Preston So: Well, I think that's a Clarion call to action if there ever was one. So, thanks Angie. You know, you know, I think that we've gotten, they're really good sense of, you know,the, you know, sort of your background and your experience. let's get a little bit of an inside look into what's happening right now. And what's been happening over the last few months.

So I'm kind of curious, you know, in terms of Drupal, what are the current focus areas? What are the current, you know, sort of places where, we're really focusing on as a community in terms of features and initiatives and things like that.

Angie Byron: [00:16:34] Yeah. So, for Drupal 9, we had like all kinds of ambitious ideas where it could go and we did surveys and we queried the community and we came up with not only our initial set of initiatives, but then an initial set of initiatives after that, which I guess is no longer initial.

Anyway, a whole, even more. And I think we ended up with like 13 or 14 initiatives in total with Drupal 9 and we hit a bunch of them. But in Drupal 10, I think the biggest focus is scaling that way back and focusing very hard and only doing a few things. one, because Drupal 10 has a much shorter release cycle than Drupal 8 did.

And I think that will benefit everybody who likes easy upgrade paths. So I'm not concerned about that. but Drupal 10 is due out in June of 2022. So you got about two years from when Drupal 9 was released to get this done. So basically the five things are. get Drupal 10 done, right? There's a bunch of backwards compatibility stuff we gotta to remove.

There's the, a bunch of external libraries we depend on that are going out of support. We need to upgrade the latest versions of those. And so on. There's the easy out of the box initiative that I mentioned in my last thing, which is, you know, we have a bunch of kind of loose ends from Drupal 9.

Let's get them. Polished up and into the standard profile. There's the, front end theme, initiative. So this is the Olivero theme led by the folks at Lullabot. This is an amazing thing that they're doing. They're making the, they're redesigning the front end of Drupal to not only be more modern design practice wise, but they're also really prioritizing accessibility.

And for example, just held an accessibility test of the theme with the National Institute for the Blind a couple of weeks ago and got. Rave reviews about that. Automatic updates. This is critical in my mind for Drupal in terms of becoming, you know, becoming something I can recommend to my family.

You know what I mean? Because right now, if I recommend Drupal to my family, I'm on the hook for like updating that every time a security release comes out and that's just a lot more work than I want to put into Drupal, you know? So I think that's really key for making sure people stay secure and also use Drupal, you know, for those kinds of like, you know, smaller projects, right.

And then the final thing is the, it doesn't sound like a lot, but the JS menu component initiative and what that's about. As it's about building a set of, you know, generalized react, view, angular, you name it components that can be used to build powerful front end interfaces without losing all of the benefit that Drupal gets.

I mean, Preston, you yourself have written a lot on this whole concept of, you know, decoupled this great buzz word, and you can like, you know, Hand the front end off to somebody else and yay. But then it's like you go down a line of all the features that Drupal offers is a CMS guess like accessibility and theme ability.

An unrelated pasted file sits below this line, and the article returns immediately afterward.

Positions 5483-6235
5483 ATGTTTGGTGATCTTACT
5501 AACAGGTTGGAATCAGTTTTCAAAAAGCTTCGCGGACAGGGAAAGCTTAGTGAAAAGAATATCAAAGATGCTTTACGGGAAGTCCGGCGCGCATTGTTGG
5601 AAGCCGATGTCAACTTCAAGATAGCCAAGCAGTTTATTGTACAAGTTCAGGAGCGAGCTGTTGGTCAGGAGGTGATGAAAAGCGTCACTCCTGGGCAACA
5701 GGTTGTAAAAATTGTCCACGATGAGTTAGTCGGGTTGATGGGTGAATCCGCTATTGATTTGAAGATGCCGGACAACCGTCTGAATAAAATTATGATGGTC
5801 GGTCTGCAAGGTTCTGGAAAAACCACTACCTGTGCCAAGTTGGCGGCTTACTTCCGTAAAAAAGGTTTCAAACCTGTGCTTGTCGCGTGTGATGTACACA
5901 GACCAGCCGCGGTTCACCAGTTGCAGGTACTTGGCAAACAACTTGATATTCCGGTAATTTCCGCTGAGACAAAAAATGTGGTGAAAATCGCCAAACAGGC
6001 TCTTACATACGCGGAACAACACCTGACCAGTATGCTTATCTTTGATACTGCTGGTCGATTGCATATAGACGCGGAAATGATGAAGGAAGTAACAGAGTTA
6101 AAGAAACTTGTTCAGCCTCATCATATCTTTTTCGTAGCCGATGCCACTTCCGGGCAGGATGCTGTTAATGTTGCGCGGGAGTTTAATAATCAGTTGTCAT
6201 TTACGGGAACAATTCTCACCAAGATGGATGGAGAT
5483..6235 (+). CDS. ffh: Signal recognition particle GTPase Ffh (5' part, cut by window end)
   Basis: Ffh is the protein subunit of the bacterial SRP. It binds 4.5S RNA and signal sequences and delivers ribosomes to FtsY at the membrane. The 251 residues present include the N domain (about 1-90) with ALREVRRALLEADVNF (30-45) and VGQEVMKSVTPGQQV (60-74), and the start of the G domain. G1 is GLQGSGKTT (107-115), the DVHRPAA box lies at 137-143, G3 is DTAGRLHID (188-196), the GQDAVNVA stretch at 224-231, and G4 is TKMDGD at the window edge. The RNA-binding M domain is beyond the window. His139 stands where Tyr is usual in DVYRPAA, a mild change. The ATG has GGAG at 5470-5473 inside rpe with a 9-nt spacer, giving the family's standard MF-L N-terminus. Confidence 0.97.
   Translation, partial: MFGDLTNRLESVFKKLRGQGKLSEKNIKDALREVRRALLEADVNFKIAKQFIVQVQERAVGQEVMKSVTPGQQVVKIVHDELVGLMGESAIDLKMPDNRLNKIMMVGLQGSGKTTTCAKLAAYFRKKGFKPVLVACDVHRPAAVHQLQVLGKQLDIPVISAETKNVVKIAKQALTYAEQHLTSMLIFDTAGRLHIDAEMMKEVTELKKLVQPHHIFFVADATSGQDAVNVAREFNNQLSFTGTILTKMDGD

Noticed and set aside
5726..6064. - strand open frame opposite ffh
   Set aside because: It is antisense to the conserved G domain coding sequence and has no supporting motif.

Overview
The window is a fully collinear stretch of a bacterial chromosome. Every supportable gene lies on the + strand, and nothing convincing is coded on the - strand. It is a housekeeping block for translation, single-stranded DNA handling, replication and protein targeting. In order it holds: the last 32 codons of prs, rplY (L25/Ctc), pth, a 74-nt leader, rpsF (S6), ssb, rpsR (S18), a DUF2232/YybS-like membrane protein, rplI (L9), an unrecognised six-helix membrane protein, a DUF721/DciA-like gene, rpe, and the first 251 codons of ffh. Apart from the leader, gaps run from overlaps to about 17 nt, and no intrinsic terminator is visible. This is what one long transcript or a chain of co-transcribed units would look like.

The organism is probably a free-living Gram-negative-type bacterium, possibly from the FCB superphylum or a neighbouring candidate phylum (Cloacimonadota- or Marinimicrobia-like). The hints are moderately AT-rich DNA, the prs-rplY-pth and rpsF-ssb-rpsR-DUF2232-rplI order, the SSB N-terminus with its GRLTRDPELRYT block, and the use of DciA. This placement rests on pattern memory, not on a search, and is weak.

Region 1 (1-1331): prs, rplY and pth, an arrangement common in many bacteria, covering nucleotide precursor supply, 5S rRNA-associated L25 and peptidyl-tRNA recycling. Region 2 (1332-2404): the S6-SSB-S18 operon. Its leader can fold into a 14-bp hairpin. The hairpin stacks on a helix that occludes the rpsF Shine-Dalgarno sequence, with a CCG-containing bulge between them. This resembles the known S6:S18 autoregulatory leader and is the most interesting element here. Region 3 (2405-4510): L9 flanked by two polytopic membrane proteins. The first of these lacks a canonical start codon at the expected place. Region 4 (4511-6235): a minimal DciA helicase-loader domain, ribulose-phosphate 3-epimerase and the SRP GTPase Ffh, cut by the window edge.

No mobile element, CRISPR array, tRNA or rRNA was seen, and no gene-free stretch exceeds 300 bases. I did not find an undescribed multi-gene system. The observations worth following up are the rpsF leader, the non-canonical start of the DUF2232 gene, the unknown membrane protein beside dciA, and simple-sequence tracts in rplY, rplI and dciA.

And you know, the ability for site builders and make change in the backend. It's show up in the front end, you lose all of that. Right? A lot of people are like, what the heck? So then the goal of this as an initial component, starting with menus, because most sites have menus to try to figure out how we're going to do that, how we're going to create generic JavaScript components that can be pulled into any application, but that contained the wiring with the CMS so that you don't lose that easy functionality.

So that's it, that's really our goals for Drupal 10 and there's a bunch of other stuff going on. There's the bug smash initiative being led by some folks in Australia, which is great. They're like trying to drill down on Drupal's technical debt, get that under control, you know, and there's, there's, you know, the documentation team working on the help system, there's lots of different things going on.

What we're trying really hard to focus on Drupal 10 on just a smaller bit.

Preston So: [00:19:51] I love that. And, and, you know, as you mentioned, Drupal 9 just came out this summer. and I'm kind of curious, you know, one of the things that happened with the Drupal 9 release was that, it wasn't really this, this kind of huge, you know, milestone or a huge shift in the way that Drupal does things.

What was that last release like? And, and what are some of the things that people should know about Drupal 9? And especially now that it's been out for a couple of months,

Angie Byron: [00:20:16] So the biggest thing they should know about Drupal 9 is that Drupal 9 was entirely built in Drupal 8 and Drupal 10 will be the same, or it will be built entirely in Drupal 9.

And what I mean by that is that the features and functionality we wanted to ship with Drupal 9s. We had this goal in mind over here, we would ship them in incremental feature releases in Drupal 8, as it went along. And so things like adding support for newer versions of Symfony, we would do that in a backwards compatible way so that people using Drupal 8 can use either version.

We're doing the same thing right now for things like PHP 8 and Symfony 5 support. So they're being done in a backwards compatible way. And then really the only big thing to shout home about with Drupal mine is that there's not a big. I think to shoot a bow home about Drupal 9, because we focused really hard on making sure that the migration path between 8 and 9 would be easy.